They saw, in Tempe's vale, her native ma And Hope, enchanted, smiled, and waved her

Amidst the festal-sounding shades, golden hair.

To some unwearied minstrel dancing, And longer had she sung — but, with a frown,

While, as his flying fingers kissed the string Revenge impationt rose ;

Love framed with Mirth a gay fantastic roui Hethrew his blood-stained sword in thunderdown; Loose were her tresses seen, her zone unboui And, with a withering look,

And he, amidst his frolic play, The war-denouncing trumpet took,

As if he would the charming air repay, And blew a blast so loud and dread,

Shook thousand odors from his dewy wings. Were ne'er prophetic sounds so full of woe ! And ever and anon he beat

O Music ! sphere-descended maid, The doubling drum with furious heat ;

Friend of pleasure, wisdom's aid ! And though sometimes, each dreary pause between, Why, goddess ! why, to us denied, Dejected Pity, at his side,

Lay'st thou thy ancient lyre aside ? Her soul-subduing voice applied,

As, in that loved Athenian bower, Yet still he kept his wild, unaltered mien,

You learned an all-commanding power, While each strained ball of sight seemed bursting Thy mimic soul, 0 nymph endeared, from his head.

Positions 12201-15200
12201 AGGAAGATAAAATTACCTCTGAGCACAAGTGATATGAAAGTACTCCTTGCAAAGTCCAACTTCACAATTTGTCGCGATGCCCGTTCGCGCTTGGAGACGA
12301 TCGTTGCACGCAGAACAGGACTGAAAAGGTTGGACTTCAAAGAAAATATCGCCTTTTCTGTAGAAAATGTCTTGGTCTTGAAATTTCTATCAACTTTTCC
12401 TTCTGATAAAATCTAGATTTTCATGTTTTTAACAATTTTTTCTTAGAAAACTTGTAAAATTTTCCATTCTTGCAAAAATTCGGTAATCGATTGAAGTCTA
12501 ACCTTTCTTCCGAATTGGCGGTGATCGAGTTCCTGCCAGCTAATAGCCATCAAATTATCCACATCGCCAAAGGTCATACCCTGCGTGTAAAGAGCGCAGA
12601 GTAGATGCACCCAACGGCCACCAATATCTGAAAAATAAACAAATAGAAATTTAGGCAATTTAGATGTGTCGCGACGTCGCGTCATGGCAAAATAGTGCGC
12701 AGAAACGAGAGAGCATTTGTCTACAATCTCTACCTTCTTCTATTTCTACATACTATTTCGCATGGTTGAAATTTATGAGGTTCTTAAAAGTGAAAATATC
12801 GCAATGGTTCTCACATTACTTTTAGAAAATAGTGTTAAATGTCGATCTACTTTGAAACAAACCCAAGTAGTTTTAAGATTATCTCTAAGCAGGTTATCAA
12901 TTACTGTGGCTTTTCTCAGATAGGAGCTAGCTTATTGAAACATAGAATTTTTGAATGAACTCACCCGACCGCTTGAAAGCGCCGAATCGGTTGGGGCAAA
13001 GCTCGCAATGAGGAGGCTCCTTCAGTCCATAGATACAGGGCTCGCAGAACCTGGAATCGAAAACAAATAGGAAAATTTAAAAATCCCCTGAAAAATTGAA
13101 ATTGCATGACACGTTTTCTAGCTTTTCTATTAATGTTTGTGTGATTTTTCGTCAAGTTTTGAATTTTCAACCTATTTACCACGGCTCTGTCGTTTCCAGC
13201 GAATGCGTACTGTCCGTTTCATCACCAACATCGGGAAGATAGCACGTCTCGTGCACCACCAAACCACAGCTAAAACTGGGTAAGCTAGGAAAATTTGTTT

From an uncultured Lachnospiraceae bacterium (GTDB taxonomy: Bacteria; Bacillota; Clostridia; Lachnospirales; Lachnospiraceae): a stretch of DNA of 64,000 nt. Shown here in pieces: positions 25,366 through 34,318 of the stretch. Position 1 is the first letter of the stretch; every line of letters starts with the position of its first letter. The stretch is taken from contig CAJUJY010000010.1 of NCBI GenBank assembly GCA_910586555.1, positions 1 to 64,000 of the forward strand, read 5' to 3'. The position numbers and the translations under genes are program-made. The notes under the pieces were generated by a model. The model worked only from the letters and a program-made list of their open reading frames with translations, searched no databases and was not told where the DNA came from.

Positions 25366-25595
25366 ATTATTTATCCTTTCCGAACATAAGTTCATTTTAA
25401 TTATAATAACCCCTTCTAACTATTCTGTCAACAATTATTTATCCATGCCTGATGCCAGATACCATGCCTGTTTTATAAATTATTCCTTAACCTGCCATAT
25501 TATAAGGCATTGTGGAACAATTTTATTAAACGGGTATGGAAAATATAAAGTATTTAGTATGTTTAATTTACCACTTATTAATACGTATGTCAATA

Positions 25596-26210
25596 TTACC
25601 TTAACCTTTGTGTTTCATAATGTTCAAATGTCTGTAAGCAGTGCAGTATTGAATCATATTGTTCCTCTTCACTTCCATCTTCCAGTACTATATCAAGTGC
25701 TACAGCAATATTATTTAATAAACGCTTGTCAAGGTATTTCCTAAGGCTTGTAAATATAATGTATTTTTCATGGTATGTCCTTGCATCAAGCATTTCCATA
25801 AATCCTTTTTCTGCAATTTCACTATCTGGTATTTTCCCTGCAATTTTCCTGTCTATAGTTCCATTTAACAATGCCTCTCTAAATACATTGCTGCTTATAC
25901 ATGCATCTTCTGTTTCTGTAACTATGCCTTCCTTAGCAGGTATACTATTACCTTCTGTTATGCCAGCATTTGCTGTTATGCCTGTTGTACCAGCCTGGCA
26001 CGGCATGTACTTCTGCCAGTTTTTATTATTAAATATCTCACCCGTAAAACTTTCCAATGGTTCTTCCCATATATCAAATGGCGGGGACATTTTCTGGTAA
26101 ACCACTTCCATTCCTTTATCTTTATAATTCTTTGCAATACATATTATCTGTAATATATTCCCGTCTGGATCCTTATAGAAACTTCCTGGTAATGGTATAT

Can well recall what then it heard ;

Where is thy native simple heart,
Thy numbers, Jealousy, to naught were fixed, -

Devote to virtue, fancy, art ?
Sad proof of thy distressful state ;
Ofdiffering themes the veering song was mixed;

Arise, as in that elder time,
And now it courted love, - now, raving,

Warm, energetic, chaste, sublime ! called on Hate.

Thy wonders, in that godlike age,

Fill thy recording sister's page ; With eyes upraised, as one inspired,

'T is said - and I believe the tale Pale Melancholy sate retired ;

Thy humblest reed could more prevail, And from her wild sequestered seat,

Had more of strength, diviner rage, In notes by distance made more sweet,

Than all which charms this laggard age, Poured through the mellow horn her pensive E'en all at once together found,

Cecilia's mingled world of sound. And, dashing soft from rocks around, O, bid our vain endeavors cease ;

Bubbling runnels joined the sound ; Revive the just designs of Greece ! Through glades and glooms the mingled meas. Return in all thy simple state, ure stole;

Confirm the tales her sons relate ! Oro'er some haunted stream, with fond delay,

Round an holy calm diffusing,

Love of peace, and lonely musing, In hollow murmurs died away.

A SONG FOR ST. CECILIA'S DAY, But 0, how altered was its sprightlier tone When Cheerfulness, a nymph of healthiest hue, From harmony, from heavenly harmony, Her bow across her shoulder flung,